Writing about a lecture he attended at St. Irenaeus Church in Park Forest, Illinois, Park Forest Mayor John Ostenburg presents perhaps one of the most nuanced perspectives I’ve ever read on the Catholic Just War Theory. The lecture, given by Kathy Kelly, coordinator of Voices for Creative Nonviolence, "covered a much wider scope of things. Really, her presentation should have been promoted with the old John Lennon song title, ‘Give Peace a Chance,’ Ostenburg says on his blog, The Outpost Observer.
What follows is a summary of the lecture by Kathy Kelly, and additional perspective by Ostenburg, including the following:
While I agree with Ms. Kelly in principle, that the sincere and consistent efforts of even a handful eventually can reap genuine rewards, I also am inclined to believe that it is extremely difficult to control the behaviors of any individuals — or even nations — who have hatred in their hearts. Turning the cheek is a personal act that any one of us can take (I might even say, should take), but those charged with the responsibility of protecting the public at large face additional responsibilities that reach beyond that. As Christians, Ms. Kelly and her compatriots do well to imitate the actions of Jesus Christ in how he showed love for those who extended ill toward him; however, even Jesus took up the whip to expel the money-changers in the Temple because of the social ill they were spreading.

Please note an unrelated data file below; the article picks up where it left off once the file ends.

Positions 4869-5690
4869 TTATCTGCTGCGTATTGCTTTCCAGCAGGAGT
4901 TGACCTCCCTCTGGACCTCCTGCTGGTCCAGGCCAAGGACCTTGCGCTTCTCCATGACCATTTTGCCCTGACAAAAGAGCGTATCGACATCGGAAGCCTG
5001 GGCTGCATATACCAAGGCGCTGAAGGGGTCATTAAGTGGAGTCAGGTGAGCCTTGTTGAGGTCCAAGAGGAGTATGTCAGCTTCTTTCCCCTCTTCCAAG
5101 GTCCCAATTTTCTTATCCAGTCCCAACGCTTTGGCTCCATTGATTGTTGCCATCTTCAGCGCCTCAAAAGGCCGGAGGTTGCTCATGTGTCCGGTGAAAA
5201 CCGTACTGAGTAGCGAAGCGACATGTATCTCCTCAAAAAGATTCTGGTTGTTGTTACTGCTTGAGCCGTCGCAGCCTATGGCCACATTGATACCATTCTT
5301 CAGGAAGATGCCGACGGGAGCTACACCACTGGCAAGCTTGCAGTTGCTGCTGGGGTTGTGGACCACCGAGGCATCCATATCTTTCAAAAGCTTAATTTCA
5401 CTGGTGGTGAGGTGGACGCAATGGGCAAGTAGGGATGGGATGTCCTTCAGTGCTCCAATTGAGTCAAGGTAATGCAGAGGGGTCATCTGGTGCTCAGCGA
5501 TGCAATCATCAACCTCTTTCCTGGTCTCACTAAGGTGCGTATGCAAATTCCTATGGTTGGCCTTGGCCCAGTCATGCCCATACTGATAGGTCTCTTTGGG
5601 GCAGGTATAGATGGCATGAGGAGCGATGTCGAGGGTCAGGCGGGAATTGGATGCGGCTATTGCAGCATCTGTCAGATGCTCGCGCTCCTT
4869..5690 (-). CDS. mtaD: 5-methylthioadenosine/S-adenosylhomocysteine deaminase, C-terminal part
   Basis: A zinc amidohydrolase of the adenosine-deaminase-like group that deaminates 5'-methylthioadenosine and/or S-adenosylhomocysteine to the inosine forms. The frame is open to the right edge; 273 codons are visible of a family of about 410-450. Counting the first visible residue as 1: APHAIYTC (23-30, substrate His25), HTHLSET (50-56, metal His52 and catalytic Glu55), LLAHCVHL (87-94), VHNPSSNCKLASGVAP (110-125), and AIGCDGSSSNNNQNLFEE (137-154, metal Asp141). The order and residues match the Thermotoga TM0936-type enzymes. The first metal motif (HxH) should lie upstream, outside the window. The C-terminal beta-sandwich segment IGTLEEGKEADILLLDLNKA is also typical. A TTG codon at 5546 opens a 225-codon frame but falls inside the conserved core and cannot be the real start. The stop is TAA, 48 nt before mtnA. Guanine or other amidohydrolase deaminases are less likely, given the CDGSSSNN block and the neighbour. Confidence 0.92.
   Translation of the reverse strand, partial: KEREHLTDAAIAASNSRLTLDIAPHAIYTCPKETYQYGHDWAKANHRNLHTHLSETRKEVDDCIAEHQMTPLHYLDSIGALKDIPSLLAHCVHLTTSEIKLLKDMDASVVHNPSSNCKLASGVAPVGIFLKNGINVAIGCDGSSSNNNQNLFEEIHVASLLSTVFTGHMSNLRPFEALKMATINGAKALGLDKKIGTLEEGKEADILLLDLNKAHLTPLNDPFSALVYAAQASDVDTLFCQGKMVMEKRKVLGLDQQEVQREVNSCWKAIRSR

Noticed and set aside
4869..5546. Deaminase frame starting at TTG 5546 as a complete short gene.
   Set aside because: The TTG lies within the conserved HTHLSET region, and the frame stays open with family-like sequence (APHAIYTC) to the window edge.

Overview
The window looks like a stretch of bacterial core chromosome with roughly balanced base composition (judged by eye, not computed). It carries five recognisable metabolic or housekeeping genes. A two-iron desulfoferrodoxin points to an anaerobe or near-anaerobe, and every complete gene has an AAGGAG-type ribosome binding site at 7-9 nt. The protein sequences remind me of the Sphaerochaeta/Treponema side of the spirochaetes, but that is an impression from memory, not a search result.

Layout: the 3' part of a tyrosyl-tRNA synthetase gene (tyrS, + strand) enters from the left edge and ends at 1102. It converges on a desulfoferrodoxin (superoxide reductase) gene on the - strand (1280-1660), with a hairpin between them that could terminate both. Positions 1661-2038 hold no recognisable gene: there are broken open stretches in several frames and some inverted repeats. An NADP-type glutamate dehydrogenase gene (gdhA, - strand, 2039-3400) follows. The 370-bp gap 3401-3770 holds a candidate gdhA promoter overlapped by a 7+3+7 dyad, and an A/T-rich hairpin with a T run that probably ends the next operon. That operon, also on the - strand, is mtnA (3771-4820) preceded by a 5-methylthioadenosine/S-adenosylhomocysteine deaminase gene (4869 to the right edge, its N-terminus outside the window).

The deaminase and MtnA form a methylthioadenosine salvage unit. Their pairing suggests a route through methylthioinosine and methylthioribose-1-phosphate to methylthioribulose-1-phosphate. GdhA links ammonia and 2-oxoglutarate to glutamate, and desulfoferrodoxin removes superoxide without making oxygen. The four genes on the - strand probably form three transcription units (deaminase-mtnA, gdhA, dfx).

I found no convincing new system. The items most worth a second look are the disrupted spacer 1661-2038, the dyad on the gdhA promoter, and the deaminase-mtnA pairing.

As such, I find it difficult to accept that absolute pacifism is enough to effect the kind of change that Ms. Kelly would like to see. Lest we forget, law enforcement also was a necessary component of the changes that ultimately brought major controls on racial hatred in the 1960s and 1970s. People had to be arrested, sentenced, and sent to jail; federal officers often had to engage in strong tactics in order to bring the wrongdoers to their knees. And — even with all the combined efforts of peaceful protest and effective law enforcement — things today are far from perfect and the ugly head of racism still rises all too often and spews its hateful venom.
So, from my perspective, it is legitimate for the U.S. to seek to curtail hateful acts by Al-Qaeda and/or the Taliban. But I also believe the methods we employ in our efforts at self-protection must likewise be legitimate.
An explanation of the Catholic Church’s Just War Theory follows.
What strikes me as fascinating in all of this is this line from Ostenburg’s post, "Even Jesus took up the whip to expel the money-changers in the Temple because of the social ill they were spreading."
Yes, He did. And I never thought about that in connection to warfare.
Read this post in full, and ask yourself, is America, polarized as it is today, ready for a truly nuanced discussion of war — and peace?